Respect for flag

No disrespect should be shown to the flag of the United States of America; the flag should not be dipped to any person or thing.

Regimental colors, State flags, and organization or institutional flags are to be dipped as a mark of honor.

  1. The flag should never be displayed with the union down, except as a signal of dire distress in instances of extreme danger to life or property.
  2. The flag should never touch anything beneath it, such as the ground, the floor, water, or merchandise.
  3. The flag should never be carried flat or horizontally, but always aloft and free.
  4. The flag should never be used as wearing apparel, bedding, or drapery. It should never be festooned, drawn back, nor up, in folds, but always allowed to fall free. Bunting of blue, white, and red always arranged with the blue above, the white in the middle, and the red below, should be used for covering a speaker's desk, draping the front of the platform, and for decoration in general.
  5. The flag should never be fastened, displayed, used, or stored in such a manner as to permit it to be easily torn, soiled, or damaged in any way.
  6. The flag should never be used as a covering for a ceiling.
  7. The flag should never have placed upon it, nor on any part of it, nor attached to it any mark, insignia, letter, word, figure, design, picture, or drawing of any nature.
  8. The flag should never be used as a receptacle for receiving, holding, carrying, or delivering anything.
  9. The flag should never be used for advertising purposes in any manner whatsoever. It should not be embroidered on such articles as cushions or handkerchiefs and the like, printed or otherwise impressed on paper napkin or boxes or anything that is designed for temporary use and discard. Advertising signs should not be fastened to a staff or halyard from which the flag is flown.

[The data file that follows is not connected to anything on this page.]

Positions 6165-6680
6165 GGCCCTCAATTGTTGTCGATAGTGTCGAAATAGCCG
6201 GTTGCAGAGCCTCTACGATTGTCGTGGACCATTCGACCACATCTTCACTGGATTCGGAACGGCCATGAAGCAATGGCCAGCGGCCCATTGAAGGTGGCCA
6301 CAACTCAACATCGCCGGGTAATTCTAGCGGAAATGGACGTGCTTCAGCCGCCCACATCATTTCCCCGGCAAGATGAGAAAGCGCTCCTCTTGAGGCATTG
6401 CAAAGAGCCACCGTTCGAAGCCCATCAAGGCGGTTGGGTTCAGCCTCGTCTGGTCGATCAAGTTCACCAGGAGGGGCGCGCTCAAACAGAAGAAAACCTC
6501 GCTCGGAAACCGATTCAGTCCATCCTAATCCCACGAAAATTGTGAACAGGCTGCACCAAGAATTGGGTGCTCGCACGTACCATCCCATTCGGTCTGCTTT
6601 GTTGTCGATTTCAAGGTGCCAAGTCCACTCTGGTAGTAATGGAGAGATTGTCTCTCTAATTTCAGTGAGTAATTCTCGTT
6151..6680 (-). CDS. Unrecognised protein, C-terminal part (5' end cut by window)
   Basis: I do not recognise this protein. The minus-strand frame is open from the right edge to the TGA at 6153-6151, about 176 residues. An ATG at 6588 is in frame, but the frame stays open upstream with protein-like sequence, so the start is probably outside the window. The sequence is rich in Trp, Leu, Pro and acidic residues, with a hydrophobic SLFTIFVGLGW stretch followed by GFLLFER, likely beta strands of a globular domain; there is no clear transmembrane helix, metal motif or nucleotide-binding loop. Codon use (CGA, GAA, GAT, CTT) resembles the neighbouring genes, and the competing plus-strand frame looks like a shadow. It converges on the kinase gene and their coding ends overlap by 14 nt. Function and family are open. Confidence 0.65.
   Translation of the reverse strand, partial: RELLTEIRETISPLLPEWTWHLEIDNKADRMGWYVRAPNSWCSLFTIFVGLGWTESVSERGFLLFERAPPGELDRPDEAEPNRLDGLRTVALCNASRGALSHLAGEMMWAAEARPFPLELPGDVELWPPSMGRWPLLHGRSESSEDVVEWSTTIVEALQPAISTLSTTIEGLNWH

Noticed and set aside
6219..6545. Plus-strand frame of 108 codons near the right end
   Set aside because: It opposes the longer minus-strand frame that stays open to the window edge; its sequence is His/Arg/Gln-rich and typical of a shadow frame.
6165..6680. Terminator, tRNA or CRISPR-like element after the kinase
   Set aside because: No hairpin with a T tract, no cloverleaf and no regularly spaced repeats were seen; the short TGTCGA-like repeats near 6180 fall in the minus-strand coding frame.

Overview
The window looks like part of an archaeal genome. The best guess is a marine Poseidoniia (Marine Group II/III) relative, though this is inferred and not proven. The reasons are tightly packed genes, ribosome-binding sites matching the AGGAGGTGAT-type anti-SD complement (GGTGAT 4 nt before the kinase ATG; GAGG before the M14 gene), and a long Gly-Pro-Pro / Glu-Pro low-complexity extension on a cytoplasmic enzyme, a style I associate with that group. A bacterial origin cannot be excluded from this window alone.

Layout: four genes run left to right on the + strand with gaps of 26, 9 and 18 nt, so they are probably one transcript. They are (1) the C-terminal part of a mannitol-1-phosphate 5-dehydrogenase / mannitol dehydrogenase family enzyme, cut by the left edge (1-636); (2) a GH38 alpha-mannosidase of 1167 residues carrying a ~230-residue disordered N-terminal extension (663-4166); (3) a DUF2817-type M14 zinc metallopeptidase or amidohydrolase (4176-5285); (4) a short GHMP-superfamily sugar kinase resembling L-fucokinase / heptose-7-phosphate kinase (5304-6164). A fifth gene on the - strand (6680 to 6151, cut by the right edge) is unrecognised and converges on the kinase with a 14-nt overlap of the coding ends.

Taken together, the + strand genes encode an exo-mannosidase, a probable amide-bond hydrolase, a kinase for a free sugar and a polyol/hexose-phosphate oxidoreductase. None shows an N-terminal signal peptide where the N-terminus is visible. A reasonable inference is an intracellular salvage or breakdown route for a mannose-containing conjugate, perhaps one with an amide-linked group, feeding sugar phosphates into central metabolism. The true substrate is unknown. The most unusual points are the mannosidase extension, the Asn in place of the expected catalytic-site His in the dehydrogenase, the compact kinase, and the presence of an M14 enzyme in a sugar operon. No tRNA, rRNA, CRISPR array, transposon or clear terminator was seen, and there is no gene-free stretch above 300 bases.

10. No part of the flag should ever be used as a costume or athletic uniform. However, a flag patch may be affixed to the uniform of military personnel, firemen, policemen, and members of patriotic organizations. The flag represents a living country and is itself considered a living thing. Therefore, the lapel flag pin being a replica, should be worn on the left lapel near the heart.
  11. The flag, when it is in such condition that it is no longer a fitting emblem for display, should be destroyed in a dignified way, preferably by burning.

How to Retire the American Flag

The United States Flag has thirteen stripes for the thirteen original colonies and 50 stars, for the 50 states that make up the United States. There are four other major parts of the flag. The seven red stripes, the six white stripes, the blue area, & the strip close to the flagpole.

  1. The red stripes stand for the Blood people gave for this country in war.
  2. The white stripes stand for Purity, which means free from uncivilized life.
  3. The blue area stands for Freedom, which we worked so hard to receive.
  4. The White strip has the metal rings to clip it to the flagpole. The White strip stands for Unity, because it connects the entire flag together, and we are a united nation.
It is wrong to burn the flag as a whole, but you can burn the flag. You have to section the flag into the four major parts. You will now have red stripes, white stripes, a blue field, and the unity strip. When you burn the flag you should say the natural anthem. First you burn just the red stripes, and then put the white stripes in, then put the blue part in, and then put the unity strip in.

When the United States armed forces burn the flag they distribute the ashes in different places. The Army buries the ashes. The Air Force scatters it across the sky. The Navy spreads the ashes across the sea. The Marines after burning the flag disposes of the ashes by any of these methods.